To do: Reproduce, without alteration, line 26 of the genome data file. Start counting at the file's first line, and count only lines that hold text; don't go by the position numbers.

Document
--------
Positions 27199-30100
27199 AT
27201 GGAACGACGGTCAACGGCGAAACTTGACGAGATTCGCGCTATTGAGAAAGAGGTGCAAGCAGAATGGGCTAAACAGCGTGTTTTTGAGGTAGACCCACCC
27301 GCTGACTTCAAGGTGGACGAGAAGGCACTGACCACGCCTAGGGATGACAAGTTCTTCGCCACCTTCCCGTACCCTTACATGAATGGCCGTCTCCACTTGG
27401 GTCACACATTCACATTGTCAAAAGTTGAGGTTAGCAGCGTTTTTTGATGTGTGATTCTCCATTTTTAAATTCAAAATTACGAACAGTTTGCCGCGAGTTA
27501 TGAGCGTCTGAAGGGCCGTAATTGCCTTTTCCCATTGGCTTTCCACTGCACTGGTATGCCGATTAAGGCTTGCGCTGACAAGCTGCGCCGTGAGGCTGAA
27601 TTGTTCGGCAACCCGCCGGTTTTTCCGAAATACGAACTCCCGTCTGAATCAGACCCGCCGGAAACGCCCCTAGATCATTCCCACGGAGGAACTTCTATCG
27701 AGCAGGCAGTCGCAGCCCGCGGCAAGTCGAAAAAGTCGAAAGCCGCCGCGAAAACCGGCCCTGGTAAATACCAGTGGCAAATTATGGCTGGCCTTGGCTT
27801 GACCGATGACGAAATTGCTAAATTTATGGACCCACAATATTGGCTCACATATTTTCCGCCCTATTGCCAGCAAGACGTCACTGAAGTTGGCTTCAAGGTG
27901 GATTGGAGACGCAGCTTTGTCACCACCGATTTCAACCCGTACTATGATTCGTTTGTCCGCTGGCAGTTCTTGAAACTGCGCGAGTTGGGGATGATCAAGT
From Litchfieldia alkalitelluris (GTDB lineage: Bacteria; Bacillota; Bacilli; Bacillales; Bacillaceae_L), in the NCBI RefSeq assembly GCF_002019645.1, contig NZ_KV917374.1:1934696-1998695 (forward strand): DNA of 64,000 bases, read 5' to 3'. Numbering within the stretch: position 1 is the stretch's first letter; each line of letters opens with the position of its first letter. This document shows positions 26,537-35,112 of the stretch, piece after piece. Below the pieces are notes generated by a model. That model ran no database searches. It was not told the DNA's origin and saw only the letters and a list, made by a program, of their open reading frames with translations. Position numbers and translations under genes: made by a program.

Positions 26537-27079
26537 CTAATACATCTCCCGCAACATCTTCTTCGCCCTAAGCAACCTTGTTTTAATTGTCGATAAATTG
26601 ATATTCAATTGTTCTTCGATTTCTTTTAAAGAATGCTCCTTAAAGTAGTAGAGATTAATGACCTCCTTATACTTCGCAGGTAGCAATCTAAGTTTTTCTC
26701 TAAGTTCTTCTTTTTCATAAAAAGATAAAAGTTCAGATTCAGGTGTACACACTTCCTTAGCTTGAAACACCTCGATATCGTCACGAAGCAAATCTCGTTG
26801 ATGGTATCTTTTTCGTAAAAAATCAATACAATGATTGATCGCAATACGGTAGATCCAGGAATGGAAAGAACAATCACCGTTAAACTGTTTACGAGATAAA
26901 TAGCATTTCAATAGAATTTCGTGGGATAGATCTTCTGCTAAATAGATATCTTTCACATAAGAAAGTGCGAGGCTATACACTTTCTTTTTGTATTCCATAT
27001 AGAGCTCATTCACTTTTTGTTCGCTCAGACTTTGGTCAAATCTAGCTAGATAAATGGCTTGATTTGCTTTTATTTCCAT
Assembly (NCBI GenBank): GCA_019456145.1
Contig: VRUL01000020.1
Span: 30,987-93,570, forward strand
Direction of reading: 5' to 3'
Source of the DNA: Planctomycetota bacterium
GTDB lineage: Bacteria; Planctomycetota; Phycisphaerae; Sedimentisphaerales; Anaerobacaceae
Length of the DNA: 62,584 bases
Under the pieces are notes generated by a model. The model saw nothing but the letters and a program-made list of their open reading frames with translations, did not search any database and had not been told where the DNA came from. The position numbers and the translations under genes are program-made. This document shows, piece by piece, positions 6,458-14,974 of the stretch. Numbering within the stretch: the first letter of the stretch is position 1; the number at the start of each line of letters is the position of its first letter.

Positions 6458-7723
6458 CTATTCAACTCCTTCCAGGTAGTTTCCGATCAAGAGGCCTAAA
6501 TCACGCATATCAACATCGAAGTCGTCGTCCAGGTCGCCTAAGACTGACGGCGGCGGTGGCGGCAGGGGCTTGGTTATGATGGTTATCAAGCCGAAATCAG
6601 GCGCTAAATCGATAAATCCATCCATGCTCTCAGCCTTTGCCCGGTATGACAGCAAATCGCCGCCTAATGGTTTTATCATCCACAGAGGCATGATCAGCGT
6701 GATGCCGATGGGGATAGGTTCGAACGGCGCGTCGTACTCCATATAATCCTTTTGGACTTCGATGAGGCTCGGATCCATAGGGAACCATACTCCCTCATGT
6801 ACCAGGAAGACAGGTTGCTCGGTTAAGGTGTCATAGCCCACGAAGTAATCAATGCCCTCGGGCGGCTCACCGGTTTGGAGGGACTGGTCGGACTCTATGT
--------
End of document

Under the pieces are notes generated by a model. The model saw nothing but the letters and a program-made list of their open reading frames with translations, did not search any database and had not been told where the DNA came from. The position numbers and the translations under genes are program-made. This document shows, piece by piece, positions 6,458-14,974 of the stretch. Numbering within the stretch: the first letter of the stretch is position 1; the number at the start of each line of letters is the position of its first letter.